A major new report from Catholic Health Australia is calling on the Federal Government to unlock funding to allow more Australians to be treated in the comfort of their own home.

The report, Out of Hospital Care in Australia – Advancing Health’s Missing Sector, finds current funding mechanisms prevent many private health patients from accessing hospital-level care in their home for services such as renal dialysis, mental health, post-natal services, palliative care, and chemotherapy.

The report’s authors say there is demand for more out of hospital care and it would present a better option for many patients. But, any increase in OOH services must not come at the expense of standards of care.

‘Far too many people are going into hospital every year for care that could be delivered in the comfort of their own home,’ says James Kemp, CHA’s Director of Health policy.

High-quality care can be delivered safely and effectively at home. We just need the private health insurance industry and the government to work cooperatively on reform that will allow more people to enjoy the benefits. However, it’s essential that out of hospital care does not turn into the poor cousin of in-hospital care. We need patients to be able to trust that the care they receive is the same as in-hospital care, and for this we need national standards on out of hospital care and to track the care provided.’

The report says changes to the Private Health Insurance Act 2007 are needed in order to shift more patients to out of hospital care, as current laws require complex individual contacts between the insurer and the hospital. Private health insurers are also prohibited from funding out of hospital services to non-admitted patients.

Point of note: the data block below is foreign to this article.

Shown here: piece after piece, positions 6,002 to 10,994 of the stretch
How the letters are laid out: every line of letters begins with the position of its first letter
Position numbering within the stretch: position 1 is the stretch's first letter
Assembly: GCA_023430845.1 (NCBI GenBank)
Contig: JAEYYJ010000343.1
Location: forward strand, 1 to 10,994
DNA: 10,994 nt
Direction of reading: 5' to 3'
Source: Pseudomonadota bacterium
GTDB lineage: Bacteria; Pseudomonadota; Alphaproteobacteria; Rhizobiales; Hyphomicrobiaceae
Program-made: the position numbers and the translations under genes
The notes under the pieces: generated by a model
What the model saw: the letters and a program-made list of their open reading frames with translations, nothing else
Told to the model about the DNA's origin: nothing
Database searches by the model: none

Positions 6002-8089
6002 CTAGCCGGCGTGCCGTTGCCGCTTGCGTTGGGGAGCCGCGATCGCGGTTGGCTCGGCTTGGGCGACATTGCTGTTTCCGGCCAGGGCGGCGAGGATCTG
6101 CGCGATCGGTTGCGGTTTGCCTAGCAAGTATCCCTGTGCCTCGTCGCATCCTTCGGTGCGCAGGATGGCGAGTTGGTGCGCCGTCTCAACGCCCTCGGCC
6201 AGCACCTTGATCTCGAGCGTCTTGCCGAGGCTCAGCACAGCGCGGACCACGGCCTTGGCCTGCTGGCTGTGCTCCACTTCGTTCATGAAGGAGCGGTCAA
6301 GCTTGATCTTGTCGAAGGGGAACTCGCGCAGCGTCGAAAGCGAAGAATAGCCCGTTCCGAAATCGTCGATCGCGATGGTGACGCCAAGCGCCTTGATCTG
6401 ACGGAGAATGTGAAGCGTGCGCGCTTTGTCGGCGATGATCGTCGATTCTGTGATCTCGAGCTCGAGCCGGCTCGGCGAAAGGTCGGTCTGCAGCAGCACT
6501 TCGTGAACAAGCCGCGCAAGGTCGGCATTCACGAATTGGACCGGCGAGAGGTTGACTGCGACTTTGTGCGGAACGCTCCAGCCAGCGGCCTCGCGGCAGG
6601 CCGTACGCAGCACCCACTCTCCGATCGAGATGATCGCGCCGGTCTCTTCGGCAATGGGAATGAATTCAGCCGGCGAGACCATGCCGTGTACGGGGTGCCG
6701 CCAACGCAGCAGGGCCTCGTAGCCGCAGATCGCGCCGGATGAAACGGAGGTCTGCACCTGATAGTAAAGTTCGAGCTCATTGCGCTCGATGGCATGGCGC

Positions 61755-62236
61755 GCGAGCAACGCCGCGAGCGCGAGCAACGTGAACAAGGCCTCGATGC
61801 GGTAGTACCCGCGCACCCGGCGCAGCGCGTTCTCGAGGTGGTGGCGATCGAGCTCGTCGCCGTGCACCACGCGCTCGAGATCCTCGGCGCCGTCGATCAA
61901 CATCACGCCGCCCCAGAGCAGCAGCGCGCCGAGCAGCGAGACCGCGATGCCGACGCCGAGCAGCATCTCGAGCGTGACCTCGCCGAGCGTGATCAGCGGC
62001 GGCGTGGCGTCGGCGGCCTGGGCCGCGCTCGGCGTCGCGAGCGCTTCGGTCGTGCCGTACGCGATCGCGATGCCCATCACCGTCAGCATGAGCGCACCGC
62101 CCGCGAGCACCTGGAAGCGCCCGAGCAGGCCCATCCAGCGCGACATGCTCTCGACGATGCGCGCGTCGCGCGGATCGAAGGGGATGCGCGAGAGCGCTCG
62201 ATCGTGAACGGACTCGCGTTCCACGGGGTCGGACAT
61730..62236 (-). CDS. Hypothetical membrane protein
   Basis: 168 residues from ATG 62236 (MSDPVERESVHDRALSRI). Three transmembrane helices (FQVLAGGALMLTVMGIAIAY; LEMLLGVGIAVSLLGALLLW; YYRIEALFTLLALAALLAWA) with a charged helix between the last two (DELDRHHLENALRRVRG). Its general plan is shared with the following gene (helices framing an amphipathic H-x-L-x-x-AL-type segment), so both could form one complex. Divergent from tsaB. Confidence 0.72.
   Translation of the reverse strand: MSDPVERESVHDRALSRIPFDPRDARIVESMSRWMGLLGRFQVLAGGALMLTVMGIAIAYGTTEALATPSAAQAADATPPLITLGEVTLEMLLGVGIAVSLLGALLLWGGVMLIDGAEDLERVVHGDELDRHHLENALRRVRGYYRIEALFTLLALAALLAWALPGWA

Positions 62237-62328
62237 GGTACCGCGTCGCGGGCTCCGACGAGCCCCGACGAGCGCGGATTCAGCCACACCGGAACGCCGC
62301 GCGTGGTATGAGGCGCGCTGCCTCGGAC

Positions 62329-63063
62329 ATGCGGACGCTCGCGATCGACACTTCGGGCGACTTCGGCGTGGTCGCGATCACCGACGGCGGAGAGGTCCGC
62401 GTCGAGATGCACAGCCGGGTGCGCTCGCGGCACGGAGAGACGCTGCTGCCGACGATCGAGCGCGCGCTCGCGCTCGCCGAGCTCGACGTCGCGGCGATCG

Mr Kemp says: ‘Today, for medically stable patients, treatment at home can often be more efficient and effective than traditional in-patient care. Our report shows out of hospital care can lower hospital readmission rates and increase patient satisfaction. We therefore need to ensure money starts to flow beyond hospital walls and into the community.

‘This could be a game-changer for the frail and elderly who often struggle in the hospital system and experience both physical and mental decline.

‘A stronger focus on out of hospital options could also radically change end of life care. Around half of all Australians die in hospital, but we know most people would like to spend their final days at home, surrounded by loved ones. Implementing the recommendations in our report will mean this option can start to be provided consistently, and to more people, by specialist palliative care teams.’

CHA, the peak body representing major private hospitals –including Mater in Brisbane and St Vincent’s in Sydney – estimates the private health system has the capacity to treat between five and ten percent of its patients at home. This could result in an extra 200,000 patients receiving OOH care.

‘COVID-19 has shown the system can move quickly by accommodating and expanding telehealth in record time. There’s no reason we cannot do the same with out of hospital care,’ Mr Kemp said.

‘This is the next frontier of health service improvement for Australia and we call on the Commonwealth Government, health insurers, and other stakeholders to work with us to make it a reality.’